CNN anchor under fire over 'orientalist' Iraq war tweet

CNN anchor under fire over 'orientalist' tweet comparing Washington DC to Iraq
2 min read
16 January, 2021
Wolf Blitzer posted a photo of National Guard troops in the Capitol and reminisced about Baghdad and Mosul, to the chagrin of many Twitter users.
A number of US media commentators have been accused of orientalism [Getty]
The anchor of CNN's The Situation Room, Wolf Blitzer, is facing online ridicule and criticism for a caption he added to a photo of National Guard troops on a Washington D.C. street.

Blitzer posted a photo of five National Guard troops in full military fatigues in Washington with a caption that quickly prompted outrage online.

“I spotted these National Guard troops at a normal Washington street corner not even near the Capitol. So many streets have been closed. It reminds me of the war zones I saw in Baghdad or Mosul or Falluja. So sad,” he said.

Replying to Blitzer, one Twitter user said, “People need to stop making this comparison. The suffering of the people of Iraq has been incalculable magnitudes higher that it's just remarkable people are even thinking to say this.”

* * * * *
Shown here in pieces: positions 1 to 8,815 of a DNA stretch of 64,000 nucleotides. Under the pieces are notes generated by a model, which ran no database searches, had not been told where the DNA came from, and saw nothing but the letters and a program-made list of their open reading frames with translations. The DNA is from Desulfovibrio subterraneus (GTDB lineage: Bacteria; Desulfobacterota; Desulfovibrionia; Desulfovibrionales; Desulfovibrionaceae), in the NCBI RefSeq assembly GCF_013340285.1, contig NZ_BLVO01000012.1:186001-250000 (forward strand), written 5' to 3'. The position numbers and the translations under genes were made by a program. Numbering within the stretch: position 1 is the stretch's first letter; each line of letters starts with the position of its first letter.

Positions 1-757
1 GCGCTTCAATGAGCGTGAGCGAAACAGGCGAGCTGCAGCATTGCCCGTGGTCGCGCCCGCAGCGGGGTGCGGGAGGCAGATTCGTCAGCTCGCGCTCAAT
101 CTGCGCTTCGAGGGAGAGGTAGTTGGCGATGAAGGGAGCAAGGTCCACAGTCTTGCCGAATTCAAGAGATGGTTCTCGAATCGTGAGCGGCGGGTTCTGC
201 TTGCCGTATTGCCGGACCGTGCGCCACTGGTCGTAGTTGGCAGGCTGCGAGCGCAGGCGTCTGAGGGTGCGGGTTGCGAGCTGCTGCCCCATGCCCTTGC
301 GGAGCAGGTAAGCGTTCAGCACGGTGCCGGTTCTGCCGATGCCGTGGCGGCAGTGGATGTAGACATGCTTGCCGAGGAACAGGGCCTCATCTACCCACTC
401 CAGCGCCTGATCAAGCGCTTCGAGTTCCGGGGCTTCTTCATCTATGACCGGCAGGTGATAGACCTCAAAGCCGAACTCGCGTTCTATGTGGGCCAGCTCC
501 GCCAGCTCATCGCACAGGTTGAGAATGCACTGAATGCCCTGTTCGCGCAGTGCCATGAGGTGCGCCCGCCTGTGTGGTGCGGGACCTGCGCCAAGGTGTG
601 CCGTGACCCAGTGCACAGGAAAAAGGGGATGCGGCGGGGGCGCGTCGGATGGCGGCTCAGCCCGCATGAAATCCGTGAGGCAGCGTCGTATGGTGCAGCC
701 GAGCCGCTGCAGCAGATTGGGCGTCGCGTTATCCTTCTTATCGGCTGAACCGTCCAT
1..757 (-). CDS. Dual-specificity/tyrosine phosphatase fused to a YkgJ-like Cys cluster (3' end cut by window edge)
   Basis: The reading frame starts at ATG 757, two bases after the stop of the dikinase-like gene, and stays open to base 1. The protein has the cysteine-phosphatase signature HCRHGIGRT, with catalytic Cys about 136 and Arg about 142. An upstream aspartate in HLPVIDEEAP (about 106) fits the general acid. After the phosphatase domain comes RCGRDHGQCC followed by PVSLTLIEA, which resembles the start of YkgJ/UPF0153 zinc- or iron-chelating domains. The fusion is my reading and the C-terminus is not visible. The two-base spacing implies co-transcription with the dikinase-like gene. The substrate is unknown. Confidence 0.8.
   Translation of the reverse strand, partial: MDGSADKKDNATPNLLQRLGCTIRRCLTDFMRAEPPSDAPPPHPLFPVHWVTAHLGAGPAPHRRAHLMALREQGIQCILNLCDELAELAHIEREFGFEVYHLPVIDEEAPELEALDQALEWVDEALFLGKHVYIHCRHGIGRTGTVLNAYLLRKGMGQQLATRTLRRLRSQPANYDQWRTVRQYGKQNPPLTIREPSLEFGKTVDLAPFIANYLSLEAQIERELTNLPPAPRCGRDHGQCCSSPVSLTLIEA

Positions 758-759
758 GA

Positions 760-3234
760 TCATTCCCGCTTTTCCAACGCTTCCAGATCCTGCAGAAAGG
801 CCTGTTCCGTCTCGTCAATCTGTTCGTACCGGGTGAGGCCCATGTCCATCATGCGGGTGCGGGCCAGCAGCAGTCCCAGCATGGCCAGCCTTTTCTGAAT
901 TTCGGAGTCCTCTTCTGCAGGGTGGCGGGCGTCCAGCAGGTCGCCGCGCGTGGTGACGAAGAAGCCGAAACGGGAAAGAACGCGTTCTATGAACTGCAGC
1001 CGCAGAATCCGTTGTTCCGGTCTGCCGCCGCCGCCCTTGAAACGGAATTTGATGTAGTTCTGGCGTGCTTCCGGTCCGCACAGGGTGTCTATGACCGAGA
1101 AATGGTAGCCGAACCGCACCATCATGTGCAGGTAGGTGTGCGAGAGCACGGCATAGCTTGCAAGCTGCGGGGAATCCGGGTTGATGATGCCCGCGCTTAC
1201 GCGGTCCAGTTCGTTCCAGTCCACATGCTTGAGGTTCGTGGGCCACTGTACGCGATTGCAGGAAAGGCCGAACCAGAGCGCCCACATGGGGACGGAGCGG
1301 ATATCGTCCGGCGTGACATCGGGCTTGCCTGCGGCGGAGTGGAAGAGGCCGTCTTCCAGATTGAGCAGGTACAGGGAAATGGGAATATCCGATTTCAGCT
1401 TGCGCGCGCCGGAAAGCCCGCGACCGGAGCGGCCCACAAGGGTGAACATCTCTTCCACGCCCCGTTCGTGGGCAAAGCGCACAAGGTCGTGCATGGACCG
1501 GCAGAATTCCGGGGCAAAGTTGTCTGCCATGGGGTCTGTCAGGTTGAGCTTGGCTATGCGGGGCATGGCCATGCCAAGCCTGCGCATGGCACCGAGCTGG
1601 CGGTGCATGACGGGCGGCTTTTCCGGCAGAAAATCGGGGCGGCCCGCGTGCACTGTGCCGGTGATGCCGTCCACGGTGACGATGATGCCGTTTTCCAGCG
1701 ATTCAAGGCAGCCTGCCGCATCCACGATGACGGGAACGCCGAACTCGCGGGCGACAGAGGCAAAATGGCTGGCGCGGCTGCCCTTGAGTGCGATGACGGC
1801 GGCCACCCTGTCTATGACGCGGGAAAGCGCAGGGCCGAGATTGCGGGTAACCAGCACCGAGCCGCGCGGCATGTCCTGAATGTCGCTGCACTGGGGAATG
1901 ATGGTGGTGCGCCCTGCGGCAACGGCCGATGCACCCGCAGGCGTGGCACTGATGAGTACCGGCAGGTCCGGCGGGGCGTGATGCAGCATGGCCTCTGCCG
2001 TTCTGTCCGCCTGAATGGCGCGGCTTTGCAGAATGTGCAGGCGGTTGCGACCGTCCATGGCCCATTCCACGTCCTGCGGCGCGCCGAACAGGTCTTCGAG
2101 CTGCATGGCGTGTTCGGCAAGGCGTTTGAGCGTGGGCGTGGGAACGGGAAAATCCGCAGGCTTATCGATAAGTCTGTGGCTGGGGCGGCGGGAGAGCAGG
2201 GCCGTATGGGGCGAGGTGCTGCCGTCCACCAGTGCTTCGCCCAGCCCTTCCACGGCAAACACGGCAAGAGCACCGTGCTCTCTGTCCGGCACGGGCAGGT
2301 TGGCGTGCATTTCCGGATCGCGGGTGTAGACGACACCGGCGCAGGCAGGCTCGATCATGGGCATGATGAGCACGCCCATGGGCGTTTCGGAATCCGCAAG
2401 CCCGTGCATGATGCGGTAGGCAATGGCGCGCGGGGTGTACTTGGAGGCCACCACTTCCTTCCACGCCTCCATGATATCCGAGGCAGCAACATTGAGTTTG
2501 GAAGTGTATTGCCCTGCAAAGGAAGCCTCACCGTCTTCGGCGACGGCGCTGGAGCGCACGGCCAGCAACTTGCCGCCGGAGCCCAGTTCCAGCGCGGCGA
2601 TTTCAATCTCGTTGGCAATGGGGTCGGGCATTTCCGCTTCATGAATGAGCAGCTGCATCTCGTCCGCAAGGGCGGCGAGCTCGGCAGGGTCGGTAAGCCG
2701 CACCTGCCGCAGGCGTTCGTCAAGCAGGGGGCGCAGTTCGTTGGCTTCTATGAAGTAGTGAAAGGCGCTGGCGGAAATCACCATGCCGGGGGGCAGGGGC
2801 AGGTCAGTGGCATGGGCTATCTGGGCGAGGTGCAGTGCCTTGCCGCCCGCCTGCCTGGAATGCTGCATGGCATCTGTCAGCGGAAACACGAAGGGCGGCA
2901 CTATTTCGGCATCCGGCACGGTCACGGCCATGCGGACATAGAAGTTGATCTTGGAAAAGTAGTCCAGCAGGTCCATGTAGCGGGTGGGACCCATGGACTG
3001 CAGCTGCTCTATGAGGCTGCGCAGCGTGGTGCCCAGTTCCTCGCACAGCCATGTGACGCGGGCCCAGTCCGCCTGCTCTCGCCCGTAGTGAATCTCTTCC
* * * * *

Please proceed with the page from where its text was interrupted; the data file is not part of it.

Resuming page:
And another was quick to point out the obvious differences between the recent events in the Capitol and the war in Iraq, saying: “HOW is the current situation in DC Baghdad?? Are bombs dropping on everyone’s heads?? Have hundreds of thousands of people died?? Stop comparing like it’s even remotely the same.”

Since the violent protests in the US Caption, a number of US media figures have made frequently unhelpful comparisons to troubled spots in the Middle East. 

Blitzer’s colleague at CNN, Van Jones, also previously came under fire for comparing the riots in the Capitol to events in Syria. 

"Where we're headed looks more like Syria than the United States of America," he said.

The conflict in Syria has raged for 10 years and estimates put the death toll at close to 500,000.

Such comparisons have been accused of American exceptionalism and employing orientalist stereotypes of the Middle East being a homogenous region of chaos and violence, while simultaneously downplaying the devastation that has been wrought on some countries in the region.

Many of these comparisons ignore the role that US itself has played in sowing destruction in a number of Arab nations, social media users have pointed out.

Read more: What a Biden presidency could mean for the Middle East

"I love how these kinds of posts imply that the natural habitat of the American soldier is Baghdad or Kabul," one Twitter user said.

Ahead of Joe Biden’s inauguration on Wednesday, and in anticipation of further violence, 10,000 members of the National Guard were deployed to Washington DC. 

Police official have said that number could double by next week.

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